Women in Nigeria use social media to raise awareness about FGM

Women in Nigeria use social media to raise awareness about FGM

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Press freedom in Nigeria is limited, but social media is being employed as a tool among younger people to speak out against FGM. Girl Generation is a global campaign which employs social media campaigns to end FGM in 10 African countries.

A report released on Tuesday this week showed that 20 million women in Nigeria have undergone female genital mutilation to date, despite its ban last year, accounting for 10 percent of the global total.

FGM that has been shown to cause infertility, maternal death, infection, and loss of sexual pleasure was outlawed by the Nigerian government outlawed last year under the Violence Against Persons Act.

Anti-FGM charity ’28 Too Many’ suggests that the prevalence of FGM in Nigeria is almost 25 percent in women aged between 15 and 49 years old. Typically, FGM occurs among wealthier, better-educated women living in urban areas. However, most of these women are unlikely to have their daughters operated on and are in favour of discontinuing the practice. The opposite is true of women from poorer, more rural backgrounds who are more likely to be in favour of FGM for their daughters, though they may not have undergone the procedure themselves.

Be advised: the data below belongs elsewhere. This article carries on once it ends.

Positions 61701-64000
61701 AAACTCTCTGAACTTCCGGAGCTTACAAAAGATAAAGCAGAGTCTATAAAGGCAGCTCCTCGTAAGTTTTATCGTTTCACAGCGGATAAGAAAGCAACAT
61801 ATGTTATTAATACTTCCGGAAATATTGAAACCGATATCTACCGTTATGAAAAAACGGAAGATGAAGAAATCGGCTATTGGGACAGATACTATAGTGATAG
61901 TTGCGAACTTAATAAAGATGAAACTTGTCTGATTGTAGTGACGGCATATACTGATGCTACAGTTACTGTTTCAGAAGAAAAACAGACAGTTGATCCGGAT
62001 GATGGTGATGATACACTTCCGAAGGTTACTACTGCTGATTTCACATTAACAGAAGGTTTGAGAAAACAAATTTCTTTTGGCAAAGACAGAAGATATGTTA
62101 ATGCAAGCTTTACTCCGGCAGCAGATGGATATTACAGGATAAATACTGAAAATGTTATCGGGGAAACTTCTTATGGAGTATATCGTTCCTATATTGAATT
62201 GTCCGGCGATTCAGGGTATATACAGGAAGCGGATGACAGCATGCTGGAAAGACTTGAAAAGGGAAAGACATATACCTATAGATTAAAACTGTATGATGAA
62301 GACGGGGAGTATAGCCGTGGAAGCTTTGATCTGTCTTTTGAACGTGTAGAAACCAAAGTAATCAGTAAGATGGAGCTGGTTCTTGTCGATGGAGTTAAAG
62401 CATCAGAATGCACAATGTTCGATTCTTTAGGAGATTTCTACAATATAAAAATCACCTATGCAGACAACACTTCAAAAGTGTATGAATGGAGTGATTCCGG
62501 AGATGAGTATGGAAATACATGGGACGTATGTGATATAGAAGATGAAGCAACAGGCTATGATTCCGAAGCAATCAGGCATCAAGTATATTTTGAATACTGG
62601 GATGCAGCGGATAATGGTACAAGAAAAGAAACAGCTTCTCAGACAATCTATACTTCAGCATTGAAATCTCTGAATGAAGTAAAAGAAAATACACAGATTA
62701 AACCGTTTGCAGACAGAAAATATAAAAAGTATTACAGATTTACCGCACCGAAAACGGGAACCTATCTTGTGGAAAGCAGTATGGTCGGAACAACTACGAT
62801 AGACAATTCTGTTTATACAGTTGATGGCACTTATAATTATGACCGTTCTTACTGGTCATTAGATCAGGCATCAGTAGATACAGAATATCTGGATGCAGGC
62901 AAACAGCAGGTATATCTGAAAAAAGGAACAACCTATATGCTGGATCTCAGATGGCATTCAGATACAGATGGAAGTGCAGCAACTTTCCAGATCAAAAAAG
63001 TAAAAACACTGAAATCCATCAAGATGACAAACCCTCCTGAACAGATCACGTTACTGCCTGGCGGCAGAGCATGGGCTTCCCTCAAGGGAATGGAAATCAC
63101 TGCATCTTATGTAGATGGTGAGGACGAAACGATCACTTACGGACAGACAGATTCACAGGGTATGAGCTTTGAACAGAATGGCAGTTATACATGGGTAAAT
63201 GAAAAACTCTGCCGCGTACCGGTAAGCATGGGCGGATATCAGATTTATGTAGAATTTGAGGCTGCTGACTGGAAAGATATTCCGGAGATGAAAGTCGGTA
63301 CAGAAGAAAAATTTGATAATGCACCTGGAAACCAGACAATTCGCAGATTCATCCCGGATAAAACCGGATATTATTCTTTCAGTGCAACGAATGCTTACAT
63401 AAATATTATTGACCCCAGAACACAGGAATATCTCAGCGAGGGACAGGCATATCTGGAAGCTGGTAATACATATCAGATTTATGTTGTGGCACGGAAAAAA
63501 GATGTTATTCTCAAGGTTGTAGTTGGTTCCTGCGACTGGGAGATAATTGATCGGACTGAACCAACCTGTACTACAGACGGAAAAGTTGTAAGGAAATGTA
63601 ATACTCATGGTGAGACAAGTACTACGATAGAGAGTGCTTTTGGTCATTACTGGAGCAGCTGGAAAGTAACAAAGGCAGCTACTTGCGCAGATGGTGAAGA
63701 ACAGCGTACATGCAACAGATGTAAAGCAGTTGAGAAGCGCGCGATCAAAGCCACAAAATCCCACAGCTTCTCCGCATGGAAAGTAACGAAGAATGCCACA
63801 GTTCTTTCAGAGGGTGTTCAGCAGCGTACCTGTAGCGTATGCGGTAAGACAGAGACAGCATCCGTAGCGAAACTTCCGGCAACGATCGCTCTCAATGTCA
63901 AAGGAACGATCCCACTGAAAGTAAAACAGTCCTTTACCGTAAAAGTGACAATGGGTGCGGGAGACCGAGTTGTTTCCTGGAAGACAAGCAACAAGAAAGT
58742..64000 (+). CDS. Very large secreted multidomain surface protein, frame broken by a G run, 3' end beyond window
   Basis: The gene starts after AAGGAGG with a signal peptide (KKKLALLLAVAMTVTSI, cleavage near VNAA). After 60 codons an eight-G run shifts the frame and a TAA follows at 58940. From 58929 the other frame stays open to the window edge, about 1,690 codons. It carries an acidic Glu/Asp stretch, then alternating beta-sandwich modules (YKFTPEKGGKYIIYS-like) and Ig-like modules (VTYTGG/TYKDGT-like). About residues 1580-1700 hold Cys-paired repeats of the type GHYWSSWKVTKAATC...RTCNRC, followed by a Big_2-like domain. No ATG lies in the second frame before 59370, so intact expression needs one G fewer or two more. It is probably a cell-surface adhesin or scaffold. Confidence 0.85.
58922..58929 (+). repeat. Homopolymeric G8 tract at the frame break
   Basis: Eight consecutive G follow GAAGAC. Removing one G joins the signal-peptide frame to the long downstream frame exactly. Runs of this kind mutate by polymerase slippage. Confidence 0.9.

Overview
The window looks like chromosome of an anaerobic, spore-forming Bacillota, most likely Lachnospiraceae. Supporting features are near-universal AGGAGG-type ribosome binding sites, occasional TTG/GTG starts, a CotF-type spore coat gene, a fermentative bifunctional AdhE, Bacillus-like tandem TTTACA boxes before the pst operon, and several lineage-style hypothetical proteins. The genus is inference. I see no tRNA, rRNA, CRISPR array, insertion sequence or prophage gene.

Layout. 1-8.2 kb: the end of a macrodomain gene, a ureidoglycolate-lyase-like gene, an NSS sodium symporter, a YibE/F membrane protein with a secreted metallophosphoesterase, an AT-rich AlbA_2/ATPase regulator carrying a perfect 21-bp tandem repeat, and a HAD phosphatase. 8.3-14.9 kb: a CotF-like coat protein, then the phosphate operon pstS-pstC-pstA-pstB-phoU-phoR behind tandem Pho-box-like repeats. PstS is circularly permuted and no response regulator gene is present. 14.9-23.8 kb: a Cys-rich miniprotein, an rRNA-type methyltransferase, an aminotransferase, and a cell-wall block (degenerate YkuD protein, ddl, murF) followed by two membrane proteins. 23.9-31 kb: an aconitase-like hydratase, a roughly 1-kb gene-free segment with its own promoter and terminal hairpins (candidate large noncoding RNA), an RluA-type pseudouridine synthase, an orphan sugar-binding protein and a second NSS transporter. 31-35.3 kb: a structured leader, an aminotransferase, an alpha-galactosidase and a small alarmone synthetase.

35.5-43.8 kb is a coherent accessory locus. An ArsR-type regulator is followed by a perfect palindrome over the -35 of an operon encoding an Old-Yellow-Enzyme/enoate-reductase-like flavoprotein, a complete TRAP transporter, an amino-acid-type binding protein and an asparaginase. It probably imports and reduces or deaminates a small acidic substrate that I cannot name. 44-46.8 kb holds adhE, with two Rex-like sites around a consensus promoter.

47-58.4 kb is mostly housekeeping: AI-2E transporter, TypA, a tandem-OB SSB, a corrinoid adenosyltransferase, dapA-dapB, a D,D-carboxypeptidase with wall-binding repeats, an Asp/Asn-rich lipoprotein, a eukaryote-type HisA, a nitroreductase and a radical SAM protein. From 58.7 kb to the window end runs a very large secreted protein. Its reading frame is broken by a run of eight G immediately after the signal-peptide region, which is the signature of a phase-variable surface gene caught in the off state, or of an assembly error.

While the FGM procedure varies, 82 percent of women say they underwent FGM before they were 5. In many cases, women are taken from urban areas to more rural ones to undergo the operation.

“Young people may not have access to traditional or print media but they feel engaged on social media” said Girl Generation member Nwachukwu.

Activist Jaha Dukureh played a key part in bringing about the ban in Gambia and believes that FGM is tied up with cultural and religious factors that will take time to end its occurrence totally.

“No one single person can end FGM and FGM is not an isolated issue from other violence that women continue to face on a daily basis” said  Dukureh

Though FGM is not dictated by any religious script, 15 percent of women and almost 25 percent of men in Nigeria believe it to be required by their religion. The biggest religions in Nigeria are Christianity and Islam.

For more information go to:  http://28toomany.org/countries/nigeria/

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